If you move to a new state, it seems prudent to choose a state where the flagship may be a decent option in a few subjects, though it's impossible to predict what major a student may need. Mostly, I think you'll have to cross that bridge when you come to it. As for CA, meh; no way would the public college system keep me there (as I say that, my junior gets googly eyes at the mention of California, just because it's different from her life experience thus far and she is determined to go out of state).

The English major/ comparative lit kid is so much more of a problem than a STEM one, IMO. On one hand there's only so many schools that offer classes left to take in chosen subjects after continuous DE since 7th grade. On the other, getting into those schools and then paying full price for an undergrad literature major of some sort when there's at least a master's or PhD following seems impossible. I'm hoping to go back to work to pay, but what we refuse to do is play admission games and so this will be a fun trip :) Edited by madteaparty
  • Like 1
Link to comment
Share on other sites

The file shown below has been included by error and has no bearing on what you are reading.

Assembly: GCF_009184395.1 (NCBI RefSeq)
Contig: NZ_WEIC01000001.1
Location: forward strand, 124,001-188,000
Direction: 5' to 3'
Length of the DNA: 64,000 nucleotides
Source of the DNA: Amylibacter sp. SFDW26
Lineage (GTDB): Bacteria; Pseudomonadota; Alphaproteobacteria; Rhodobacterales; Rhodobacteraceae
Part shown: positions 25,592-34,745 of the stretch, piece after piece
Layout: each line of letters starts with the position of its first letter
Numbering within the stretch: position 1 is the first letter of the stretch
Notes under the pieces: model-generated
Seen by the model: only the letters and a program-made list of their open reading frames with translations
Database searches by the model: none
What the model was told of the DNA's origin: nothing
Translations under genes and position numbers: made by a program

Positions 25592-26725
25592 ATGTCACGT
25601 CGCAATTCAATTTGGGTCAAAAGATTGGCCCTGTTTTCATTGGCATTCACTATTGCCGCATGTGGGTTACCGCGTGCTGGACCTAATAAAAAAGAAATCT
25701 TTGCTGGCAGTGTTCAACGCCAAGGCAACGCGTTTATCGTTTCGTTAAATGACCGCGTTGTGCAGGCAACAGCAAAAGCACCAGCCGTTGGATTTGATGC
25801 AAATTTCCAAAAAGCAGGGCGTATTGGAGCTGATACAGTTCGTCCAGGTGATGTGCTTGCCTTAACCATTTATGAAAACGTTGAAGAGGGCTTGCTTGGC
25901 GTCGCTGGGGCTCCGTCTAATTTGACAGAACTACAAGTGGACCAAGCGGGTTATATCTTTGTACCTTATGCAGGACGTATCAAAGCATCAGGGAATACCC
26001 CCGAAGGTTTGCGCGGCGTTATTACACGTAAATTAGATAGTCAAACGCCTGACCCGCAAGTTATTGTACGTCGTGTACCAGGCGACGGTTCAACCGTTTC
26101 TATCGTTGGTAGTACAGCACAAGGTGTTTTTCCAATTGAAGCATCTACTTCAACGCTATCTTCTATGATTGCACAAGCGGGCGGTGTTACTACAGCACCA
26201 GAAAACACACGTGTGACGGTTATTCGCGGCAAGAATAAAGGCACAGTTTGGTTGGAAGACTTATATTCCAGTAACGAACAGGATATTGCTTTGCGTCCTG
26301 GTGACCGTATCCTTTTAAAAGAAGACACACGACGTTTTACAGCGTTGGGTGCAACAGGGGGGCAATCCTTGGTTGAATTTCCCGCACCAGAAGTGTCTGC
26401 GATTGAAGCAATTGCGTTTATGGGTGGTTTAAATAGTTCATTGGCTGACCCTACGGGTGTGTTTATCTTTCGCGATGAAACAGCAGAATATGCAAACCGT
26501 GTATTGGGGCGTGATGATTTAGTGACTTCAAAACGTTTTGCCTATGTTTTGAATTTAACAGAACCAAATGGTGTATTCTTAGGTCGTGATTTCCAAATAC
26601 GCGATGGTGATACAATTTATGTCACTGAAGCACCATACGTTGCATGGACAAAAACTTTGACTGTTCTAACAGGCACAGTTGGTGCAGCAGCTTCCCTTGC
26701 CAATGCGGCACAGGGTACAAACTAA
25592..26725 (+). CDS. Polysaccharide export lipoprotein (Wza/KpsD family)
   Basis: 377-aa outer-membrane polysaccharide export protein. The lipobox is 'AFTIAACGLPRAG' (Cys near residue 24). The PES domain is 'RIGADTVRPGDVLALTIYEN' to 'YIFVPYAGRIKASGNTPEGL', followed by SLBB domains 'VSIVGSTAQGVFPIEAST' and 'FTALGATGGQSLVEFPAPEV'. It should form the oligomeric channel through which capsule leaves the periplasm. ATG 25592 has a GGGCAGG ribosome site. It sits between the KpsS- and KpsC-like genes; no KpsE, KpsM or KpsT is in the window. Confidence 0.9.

In our case, honestly classes are almost an afterthought. In her first major,  Yes, we want nice, solid, interesting classes in a range of subjects. She wants a school with and ECB/EECB program. But what DD is looking for most is multiple people and projects going on that she can participate in, ideally from Day 1. In many respects, she's approaching the undergrad college search like you would approach grad school, where she's trying to figure out which lab she wants to be in, what research she wants to do, and where funding is most available. One benefit of staying in state is that all of her work at the CC and any DE classes taken at the state U will transfer, but she can transfer as a Freshman, and the state scholarship for ACT scores, plus the additional money her ACT scores and honors program status at the CC already qualify her for (if you complete the honors program at the CC, you are guaranteed admission to the honors colleges in state, which usually includes several thousand dollars a year of additional funding. For the schools she's looking at, it also gives the opportunity to apply for in-house research funding) make it a very affordable option, and potentially gives us some flexibility to help fund research if needed.